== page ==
Christopher Allen and Public Works
Books have been crucial to civilisation for several thousand years, but their form, as well as the way they have been produced, stored and read, have changed considerably over that time, from handwritten scrolls to printed books and now digital readers. As with most forms of technological development, there have been gains and losses in the process.
The ancient Egyptians, Greeks, Romans and Chinese all wrote on scrolls, and the change from the rolled-up book — the origin of the word volume — to the book composed of separate pages, technically known as a codex, has been associated with early Christian readers, who wanted to be able to leaf back and forth in their Bibles with greater ease, comparing variations in the different Gospels or passages in the New and Old Testaments.
Materials changed too. The Chinese had silk and paper; in the West there was papyrus in antiquity, then parchment or vellum, made from animal skins: tough materials suited to withstanding the calamities of the Dark Ages between the fall of Rome and the rise of mature medieval civilisation. When paper manufacture, learned from the Chinese, began in commercial quantities in the 15th century, it made possible the invention of printing, which produced the knowledge revolution of the early modern period.
Today we live in a new knowledge revolution, and the fate of the traditional book is widely debated. On the one hand we find ourselves increasingly reading texts on digital screens of one kind or another — and library administrators rush in lemming-like fashion to install more screens and reduce shelf space — yet bookshops are full of endless new publications of variable quality.
One significant development in the past 20 or more years has been the apparent return of the hardback. A century ago, serious books in the English-speaking world were usually published with clothbound cardboard covers. Paperbacks began to appear between the wars and Penguin in particular was a pioneer of quality publishing in a budget format. Eventually paperbacks came to predominate.
It was not, however, the paper or hard covers that made the greatest difference but the structure of the book itself. In a hardback, the printed sheets containing multiple pages are folded and stitched together before being bound. Even early Penguins were still made like this, but soon paperbacks began to be produced with socalled perfect binding, in which the sheets are cut with a guillotine into separate leaves and held together with glue down the spine.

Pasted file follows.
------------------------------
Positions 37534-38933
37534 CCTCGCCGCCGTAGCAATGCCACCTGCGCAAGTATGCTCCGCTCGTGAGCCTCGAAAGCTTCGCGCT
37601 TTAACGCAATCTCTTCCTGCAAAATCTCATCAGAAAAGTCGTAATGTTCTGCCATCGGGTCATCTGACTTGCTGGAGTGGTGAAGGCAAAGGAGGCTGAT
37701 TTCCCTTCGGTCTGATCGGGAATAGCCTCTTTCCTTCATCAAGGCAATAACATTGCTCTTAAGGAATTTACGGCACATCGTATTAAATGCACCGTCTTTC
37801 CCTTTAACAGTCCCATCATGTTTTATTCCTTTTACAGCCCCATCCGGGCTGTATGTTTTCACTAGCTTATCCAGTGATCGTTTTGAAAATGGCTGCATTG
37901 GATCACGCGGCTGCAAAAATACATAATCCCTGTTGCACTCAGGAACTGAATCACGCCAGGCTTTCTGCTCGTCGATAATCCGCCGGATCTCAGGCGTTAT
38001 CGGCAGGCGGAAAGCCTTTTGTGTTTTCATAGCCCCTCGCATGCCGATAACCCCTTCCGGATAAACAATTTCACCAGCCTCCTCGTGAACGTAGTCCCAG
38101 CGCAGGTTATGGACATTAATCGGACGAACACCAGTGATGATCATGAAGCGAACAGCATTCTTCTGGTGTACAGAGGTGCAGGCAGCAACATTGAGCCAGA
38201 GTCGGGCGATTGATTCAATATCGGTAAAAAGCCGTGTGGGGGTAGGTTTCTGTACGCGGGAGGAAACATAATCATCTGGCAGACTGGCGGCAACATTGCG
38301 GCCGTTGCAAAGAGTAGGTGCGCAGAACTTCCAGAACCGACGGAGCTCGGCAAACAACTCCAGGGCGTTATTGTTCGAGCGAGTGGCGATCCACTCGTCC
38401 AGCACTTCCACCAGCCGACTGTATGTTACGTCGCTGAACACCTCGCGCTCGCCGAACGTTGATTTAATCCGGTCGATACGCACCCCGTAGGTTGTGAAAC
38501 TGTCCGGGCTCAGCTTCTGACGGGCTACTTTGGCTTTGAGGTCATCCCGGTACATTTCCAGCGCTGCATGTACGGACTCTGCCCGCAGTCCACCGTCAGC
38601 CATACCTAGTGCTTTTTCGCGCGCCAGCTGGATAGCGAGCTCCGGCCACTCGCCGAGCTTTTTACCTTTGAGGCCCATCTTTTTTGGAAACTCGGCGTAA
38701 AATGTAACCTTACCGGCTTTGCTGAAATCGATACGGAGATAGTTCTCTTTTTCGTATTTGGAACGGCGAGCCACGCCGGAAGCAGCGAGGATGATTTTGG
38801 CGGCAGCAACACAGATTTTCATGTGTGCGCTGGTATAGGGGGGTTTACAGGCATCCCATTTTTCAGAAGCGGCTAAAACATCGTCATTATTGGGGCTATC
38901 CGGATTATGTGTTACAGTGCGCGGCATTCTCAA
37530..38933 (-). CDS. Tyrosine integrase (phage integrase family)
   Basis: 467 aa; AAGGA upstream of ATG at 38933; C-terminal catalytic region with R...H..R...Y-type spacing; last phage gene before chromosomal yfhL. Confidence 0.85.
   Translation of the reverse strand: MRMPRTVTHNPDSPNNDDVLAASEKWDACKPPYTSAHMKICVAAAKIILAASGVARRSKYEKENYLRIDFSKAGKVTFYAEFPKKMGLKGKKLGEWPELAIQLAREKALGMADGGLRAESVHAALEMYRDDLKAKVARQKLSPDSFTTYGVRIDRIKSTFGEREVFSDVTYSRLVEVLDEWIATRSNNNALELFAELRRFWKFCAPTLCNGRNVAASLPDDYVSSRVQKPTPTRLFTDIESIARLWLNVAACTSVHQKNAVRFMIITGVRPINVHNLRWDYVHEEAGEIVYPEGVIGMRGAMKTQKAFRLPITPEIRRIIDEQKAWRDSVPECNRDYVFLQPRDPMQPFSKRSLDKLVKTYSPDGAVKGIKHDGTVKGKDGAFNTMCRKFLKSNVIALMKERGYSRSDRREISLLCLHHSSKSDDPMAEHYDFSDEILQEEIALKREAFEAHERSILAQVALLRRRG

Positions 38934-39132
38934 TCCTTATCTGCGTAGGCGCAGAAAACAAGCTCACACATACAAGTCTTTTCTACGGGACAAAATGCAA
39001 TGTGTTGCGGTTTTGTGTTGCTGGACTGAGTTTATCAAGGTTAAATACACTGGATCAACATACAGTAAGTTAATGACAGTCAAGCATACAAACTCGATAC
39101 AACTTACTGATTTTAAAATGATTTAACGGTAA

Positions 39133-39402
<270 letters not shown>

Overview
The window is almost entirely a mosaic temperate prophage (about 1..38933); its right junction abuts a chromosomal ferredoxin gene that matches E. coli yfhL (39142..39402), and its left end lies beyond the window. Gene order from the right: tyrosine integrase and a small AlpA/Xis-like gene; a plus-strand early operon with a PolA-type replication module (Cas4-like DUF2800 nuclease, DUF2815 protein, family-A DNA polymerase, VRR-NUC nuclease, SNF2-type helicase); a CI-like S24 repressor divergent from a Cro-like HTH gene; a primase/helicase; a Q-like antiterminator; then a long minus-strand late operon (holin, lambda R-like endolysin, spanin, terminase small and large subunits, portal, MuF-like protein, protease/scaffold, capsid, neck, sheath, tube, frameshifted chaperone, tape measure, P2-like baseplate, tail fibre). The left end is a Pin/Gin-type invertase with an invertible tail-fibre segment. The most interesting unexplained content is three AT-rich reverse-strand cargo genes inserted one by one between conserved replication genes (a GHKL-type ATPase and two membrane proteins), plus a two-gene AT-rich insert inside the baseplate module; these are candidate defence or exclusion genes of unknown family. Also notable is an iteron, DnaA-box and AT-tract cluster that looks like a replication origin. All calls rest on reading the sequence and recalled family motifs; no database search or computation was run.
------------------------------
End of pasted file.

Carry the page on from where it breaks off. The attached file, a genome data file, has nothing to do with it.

Real binding is far superior to perfect binding because the volume can be opened flat, used again and again and even be quite severely mistreated without falling apart. The cover will usually come off long before the book block itself fails. In perfect-bound books, spines crack, pages fall out and books can come apart after a single reading. Perfect binding is for disposable books, not for durable ones.
Then, a couple of decades ago, curiously coinciding with the rise of the internet, the book market suddenly rediscovered the glamour of hardback publishing, and hardcover editions of new books and classics began to proliferate, often at surprisingly low prices. But these were in reality a sort of bastard product, a perfect-bound paperback with a cheaply made cover and a shiny dust jacket. They were books for the postmodern age: solid on the outside, flimsy on the inside.
At any rate, people still seem to be buying a lot of physical books, even though so much is available so cheaply on devices such as Kindle. Physical books have substantial advantages, from not being a screen — symbol of our modern always-connected servitude — to not requiring recharging. You can’t take a Kindle or a laptop to a desert island.
The absolute portability of the book, its tascability (able to be carried in a pocket, to borrow from the Italian), its unwired, unpowered, offgrid autonomy, are all sympathetic to the freedom of the mind. But, above all, the physical book is best adapted to serious reading. For utilitarian browsing, for the news, for most academic purposes, online and digital are preferable. But for communing with a text that one may read, re-read, annotate, read aloud to others, memorise for oneself — for the most serious engagement — we still want a physical volume in the hand.
The value of the book, both as repository of knowledge and culture and as a beautiful object in itself, was not in question for the founders of what became the National Art Library at the Victoria and Albert Museum in London in the middle of the 19th century. The origin of these institutions lay in the need to educate manufacturers and consumers in the new age of mass production.
The comparatively poor quality of British manufactured goods had already been recognised in the 1830s and had led to the establishment of public libraries. After the Great Exhibition of 1851 in London, the first of the international exhibitions that would be imitated around the world for more than a century, the need to improve the standard of design in Britain attracted the patronage of Queen Victoria’s consort, Prince Albert, who encouraged the foundation of a school of design and museum and initially lent one of the royal residences as the home for the new library. It was after his death in 1861 that the rapidly growing institution was renamed the Victoria and Albert Museum.